RAAF Madang (T.P.N.G.) 1944. “R.A.A.F. Radio Madang – The Voice of the Islands”. Established to entertain R.A.A.F. personnel at this T.P.N.G. air base.. Managed by Ric Havyatt (VK2PH), with technical assistance from E. Parris (2PK manager). Their Chief Announcer was Sergeant F. Sheppard from 4QG and 4QR. Other announcers were Alan Watson from 2CK and 2KO, plus Maurice Lockie from 3BO and John West (later both well-known on A.B.C. radio). Transcription programs were provided by 2GB and 2UW.

30 October[edit]

1948: A Letter to the Editor in the Kalgoorlie Miner newspaper stated “It’s a pity the recent fire at Kalgoorlie was not at radio station 6GF instead of 6KG. The programmes from 6GF are far from satisfactory”.

31 October[edit]

2KY Sydney 1925. Financed (£1,636) by Emil Voigt who then donated the station to the Trades and Labor Council. First planned to open as 2LC (Labor Council), then 2TH (Trades Hall). Broadcast a metronome while changing records, to let listeners know that they were still on air. First year costs were £1,500, with an income of £500. Applied for an 8,000 watt license in 1926 believing they would cover the U.S.A.

2GZ Orange 1935. Launched after first planning to operate as 2GX. Officially opened by the Post Master General, The Hon. Alexander McLachlan, from 3GI via landline. Started by the local Graziers Association, but owned by the Ridley family. Their first manager, George Anderson, also oversaw the establishment of 2IN/2LV/2NZ, before moving to 2GB as manager. Produced a 40 page “2GZ Magazine” in 1936 explaining how a radio station operates.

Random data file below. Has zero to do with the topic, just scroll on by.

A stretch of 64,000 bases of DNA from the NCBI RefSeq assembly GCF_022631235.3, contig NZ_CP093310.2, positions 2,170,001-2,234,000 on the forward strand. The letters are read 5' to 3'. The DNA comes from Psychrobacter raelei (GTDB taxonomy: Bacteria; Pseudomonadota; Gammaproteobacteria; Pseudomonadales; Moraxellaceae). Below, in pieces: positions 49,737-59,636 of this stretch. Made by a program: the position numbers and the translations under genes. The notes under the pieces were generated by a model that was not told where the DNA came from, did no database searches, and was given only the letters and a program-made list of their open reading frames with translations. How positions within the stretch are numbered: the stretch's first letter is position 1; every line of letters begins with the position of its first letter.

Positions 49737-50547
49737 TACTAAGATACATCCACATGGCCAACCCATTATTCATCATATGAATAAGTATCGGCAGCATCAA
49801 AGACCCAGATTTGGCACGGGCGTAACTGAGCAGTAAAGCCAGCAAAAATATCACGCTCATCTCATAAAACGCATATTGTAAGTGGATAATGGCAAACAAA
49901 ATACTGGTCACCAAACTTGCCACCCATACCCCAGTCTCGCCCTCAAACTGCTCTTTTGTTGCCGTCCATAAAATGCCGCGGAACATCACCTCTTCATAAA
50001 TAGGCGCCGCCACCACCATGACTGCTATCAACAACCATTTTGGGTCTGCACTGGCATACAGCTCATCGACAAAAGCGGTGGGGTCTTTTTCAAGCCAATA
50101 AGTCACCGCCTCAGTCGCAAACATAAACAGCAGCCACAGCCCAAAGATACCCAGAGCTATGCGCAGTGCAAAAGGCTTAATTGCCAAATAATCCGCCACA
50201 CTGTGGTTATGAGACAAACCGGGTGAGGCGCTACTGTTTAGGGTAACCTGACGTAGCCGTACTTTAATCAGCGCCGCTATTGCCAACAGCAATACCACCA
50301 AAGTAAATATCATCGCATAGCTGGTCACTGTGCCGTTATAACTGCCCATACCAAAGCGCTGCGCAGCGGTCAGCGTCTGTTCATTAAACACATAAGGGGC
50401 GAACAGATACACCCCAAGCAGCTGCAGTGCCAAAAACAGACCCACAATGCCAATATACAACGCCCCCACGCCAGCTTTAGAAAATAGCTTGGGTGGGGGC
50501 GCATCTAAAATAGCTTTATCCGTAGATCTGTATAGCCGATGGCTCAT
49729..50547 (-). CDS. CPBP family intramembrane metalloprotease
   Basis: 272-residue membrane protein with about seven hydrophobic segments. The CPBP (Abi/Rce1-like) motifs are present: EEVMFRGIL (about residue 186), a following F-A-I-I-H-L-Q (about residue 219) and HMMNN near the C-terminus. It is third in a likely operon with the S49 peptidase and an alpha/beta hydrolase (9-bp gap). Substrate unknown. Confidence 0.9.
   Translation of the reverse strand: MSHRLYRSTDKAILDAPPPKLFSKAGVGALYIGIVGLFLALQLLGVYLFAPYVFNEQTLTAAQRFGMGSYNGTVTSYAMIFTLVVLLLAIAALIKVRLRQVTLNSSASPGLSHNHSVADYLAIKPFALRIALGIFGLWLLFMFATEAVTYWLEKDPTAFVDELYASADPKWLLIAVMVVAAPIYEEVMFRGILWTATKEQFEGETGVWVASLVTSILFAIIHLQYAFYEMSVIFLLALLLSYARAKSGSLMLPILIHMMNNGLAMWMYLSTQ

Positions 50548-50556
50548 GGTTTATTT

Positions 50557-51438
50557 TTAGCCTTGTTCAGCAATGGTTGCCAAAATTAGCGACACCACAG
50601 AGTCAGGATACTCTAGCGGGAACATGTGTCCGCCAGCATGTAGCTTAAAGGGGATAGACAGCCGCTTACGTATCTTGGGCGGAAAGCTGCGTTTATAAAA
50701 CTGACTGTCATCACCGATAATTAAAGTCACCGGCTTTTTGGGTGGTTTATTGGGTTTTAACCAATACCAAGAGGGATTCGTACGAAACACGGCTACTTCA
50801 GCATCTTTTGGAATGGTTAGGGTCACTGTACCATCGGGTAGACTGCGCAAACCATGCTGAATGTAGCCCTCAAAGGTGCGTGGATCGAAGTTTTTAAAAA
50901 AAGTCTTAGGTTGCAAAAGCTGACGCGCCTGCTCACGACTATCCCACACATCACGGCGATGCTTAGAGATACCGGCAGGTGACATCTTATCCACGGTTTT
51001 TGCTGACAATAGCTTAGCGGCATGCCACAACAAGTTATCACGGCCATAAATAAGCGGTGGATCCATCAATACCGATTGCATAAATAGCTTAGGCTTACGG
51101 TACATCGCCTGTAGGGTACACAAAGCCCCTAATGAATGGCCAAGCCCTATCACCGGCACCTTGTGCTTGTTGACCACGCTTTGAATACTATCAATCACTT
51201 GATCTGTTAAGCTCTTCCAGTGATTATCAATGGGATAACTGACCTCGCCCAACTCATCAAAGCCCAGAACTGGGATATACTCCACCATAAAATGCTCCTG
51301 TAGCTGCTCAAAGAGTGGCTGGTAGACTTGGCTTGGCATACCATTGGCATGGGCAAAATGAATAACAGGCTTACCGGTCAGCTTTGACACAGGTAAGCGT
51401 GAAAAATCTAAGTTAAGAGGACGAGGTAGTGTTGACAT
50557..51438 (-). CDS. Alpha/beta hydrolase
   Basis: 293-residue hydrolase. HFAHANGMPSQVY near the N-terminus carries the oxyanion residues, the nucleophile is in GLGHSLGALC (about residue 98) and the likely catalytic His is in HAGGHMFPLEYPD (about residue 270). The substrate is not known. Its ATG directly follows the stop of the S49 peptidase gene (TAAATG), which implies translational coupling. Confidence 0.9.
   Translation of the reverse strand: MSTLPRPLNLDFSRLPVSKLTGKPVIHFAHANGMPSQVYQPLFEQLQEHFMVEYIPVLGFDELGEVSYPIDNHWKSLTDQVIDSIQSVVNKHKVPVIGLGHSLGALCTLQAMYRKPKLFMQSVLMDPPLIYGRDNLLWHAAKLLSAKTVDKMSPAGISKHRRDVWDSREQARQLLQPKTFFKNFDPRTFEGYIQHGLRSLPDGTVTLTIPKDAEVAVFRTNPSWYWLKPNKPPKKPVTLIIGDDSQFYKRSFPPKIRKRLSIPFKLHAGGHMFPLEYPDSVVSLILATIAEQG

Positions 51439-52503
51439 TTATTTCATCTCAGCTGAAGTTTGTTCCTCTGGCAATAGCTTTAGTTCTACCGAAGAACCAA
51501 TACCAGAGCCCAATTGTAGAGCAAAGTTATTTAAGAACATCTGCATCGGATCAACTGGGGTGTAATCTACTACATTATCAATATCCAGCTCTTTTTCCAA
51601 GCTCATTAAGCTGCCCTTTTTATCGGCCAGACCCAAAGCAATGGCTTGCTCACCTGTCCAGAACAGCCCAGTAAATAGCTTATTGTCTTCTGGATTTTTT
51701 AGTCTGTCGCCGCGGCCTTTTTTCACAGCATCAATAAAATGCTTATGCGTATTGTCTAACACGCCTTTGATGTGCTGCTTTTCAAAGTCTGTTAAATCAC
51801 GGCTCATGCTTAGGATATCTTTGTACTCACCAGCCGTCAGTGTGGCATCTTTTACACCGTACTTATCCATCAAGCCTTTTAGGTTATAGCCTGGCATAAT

2CC Canberra 1975. Capital City Broadcasters P/L. Launched as “Music Radio 2CC”. Their first manager was Nick Erby from 2VM. Their program “National Country Music Jamboree” was relayed to 43 stations.

  1. "NEW RADIO STATION". Harvey Murray Times (Western Australia) IV, (270): p. 2. 12 October 1939. http://nla.gov.au/nla.news-article251284106. Retrieved 13 January 2019. 
  2. "OPENING OF 6PR". The Daily News (Western Australia) L, (17,609): p. 7 (HOME (FINAL) EDITION). 15 October 1931. http://nla.gov.au/nla.news-article84206389. Retrieved 13 January 2019.